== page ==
(b) Refuses to comply with directions; or

(c) Uses dilatory tactics.

§430.92   Unsponsored written material.

Letters expressing views or urging action and other unsponsored written material regarding matters in issue in a hearing are placed in the correspondence section of the docket of the proceeding. These data are not considered part of the evidence or record in the hearing.

§430.94   Official transcript.

(a) Filing. The official transcripts of testimony, together with any stipulations, briefs, or memoranda of law, are filed with CMS.

(b) Availability of transcripts. CMS designates an official reporter for each hearing. Transcripts of testimony in hearings may be obtained from the official reporter by the parties and the public at rates not in excess of the maximum rates fixed by the contract between CMS and the reporter.

(c) Correction of transcript. Upon notice to all parties, the presiding officer may authorize corrections that affect substantive matters in the transcript.

§430.96   Record for decision.

The transcript of testimony, exhibits, and all papers and requests filed in the proceedings, except the correspondence section of the docket, including rulings and any recommended or initial decision constitute the exclusive record for decision.

§430.100   Posthearing briefs.

The presiding officer fixes the time for filing posthearing briefs, which may contain proposed findings of fact and conclusions of law. The presiding officer may also permit reply briefs.

§430.102   Decisions following hearing.

(a) Administrator presides. If the presiding officer is the Administrator, he or she issues the hearing decision within 60 days after expiration of the period for submission of posthearing briefs.

(b) Administrator's designee presides. If the presiding officer is other than the Administrator, the procedure is as follows:

(1) Upon expiration of the period allowed for submission of posthearing briefs, the presiding officer certifies the entire record, including his or her recommended findings and proposed decision, to the Administrator. The Administrator serves a copy of the recommended findings and proposed decision upon all parties and amici, if any.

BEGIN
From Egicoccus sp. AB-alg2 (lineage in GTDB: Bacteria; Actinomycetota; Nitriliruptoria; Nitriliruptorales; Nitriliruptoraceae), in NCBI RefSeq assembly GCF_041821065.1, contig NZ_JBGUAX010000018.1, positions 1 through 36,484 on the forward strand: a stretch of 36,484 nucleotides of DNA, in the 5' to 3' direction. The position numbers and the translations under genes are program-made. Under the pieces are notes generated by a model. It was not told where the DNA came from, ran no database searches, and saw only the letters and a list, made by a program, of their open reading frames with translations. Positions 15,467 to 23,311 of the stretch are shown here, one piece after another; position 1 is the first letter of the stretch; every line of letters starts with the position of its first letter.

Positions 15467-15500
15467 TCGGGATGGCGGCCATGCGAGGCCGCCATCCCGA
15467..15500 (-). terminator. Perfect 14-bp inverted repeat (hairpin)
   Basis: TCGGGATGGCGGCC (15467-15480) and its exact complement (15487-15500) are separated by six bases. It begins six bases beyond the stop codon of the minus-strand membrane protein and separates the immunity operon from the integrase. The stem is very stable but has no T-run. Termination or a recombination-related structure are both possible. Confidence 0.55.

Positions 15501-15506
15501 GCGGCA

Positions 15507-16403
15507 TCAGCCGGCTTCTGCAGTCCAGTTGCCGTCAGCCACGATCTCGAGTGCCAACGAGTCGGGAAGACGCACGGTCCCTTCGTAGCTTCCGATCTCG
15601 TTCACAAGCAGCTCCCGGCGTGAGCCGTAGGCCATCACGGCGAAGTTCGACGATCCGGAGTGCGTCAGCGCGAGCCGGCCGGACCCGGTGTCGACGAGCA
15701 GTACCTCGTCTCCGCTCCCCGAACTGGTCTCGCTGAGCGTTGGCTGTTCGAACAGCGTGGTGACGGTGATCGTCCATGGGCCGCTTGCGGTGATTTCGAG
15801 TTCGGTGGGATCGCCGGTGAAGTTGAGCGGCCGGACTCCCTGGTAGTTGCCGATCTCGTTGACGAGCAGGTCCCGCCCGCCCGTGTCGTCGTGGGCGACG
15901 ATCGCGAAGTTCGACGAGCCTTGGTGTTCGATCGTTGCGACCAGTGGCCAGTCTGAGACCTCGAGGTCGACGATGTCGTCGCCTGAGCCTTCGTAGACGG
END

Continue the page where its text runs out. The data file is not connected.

(2) Any party may, within 20 days, file with the Administrator exceptions to the recommended findings and proposed decision and a supporting brief or statement.

(3) The Administrator reviews the recommended decision and, within 60 days of its issuance, issues his or her own decision.

(c) Effect of Administrator's decision. The decision of the Administrator under this section is the final decision of the Secretary and constitutes “final agency action” within the meaning of 5 U.S.C. 704 and a “final determination” within the meaning of section 1116(a)(3) of the Act and §430.38. The Administrator's decision is promptly served on all parties and amici.

§430.104   Decisions that affect FFP.

(a) Scope of decisions. If the Administrator concludes that withholding of FFP is necessary because a State is out of compliance with Federal requirements, in accordance with §430.35, the decision also specifies—

(1) Whether no further payments will be made to the State or whether payments will be limited to parts of the program not affected by the noncompliance; and

(2) The effective date of the decision to withhold.

(b) Consultation. The Administrator may ask the parties for recommendations or briefs or may hold conferences of the parties on the question of further payments to the State.

(c) Effective date of decision. The effective date of a decision to withhold Federal funds will not be earlier than the date of the Administrator's decision and will not be later than the first day of the next calendar quarter. The provisions of this section may not be waived under §430.64.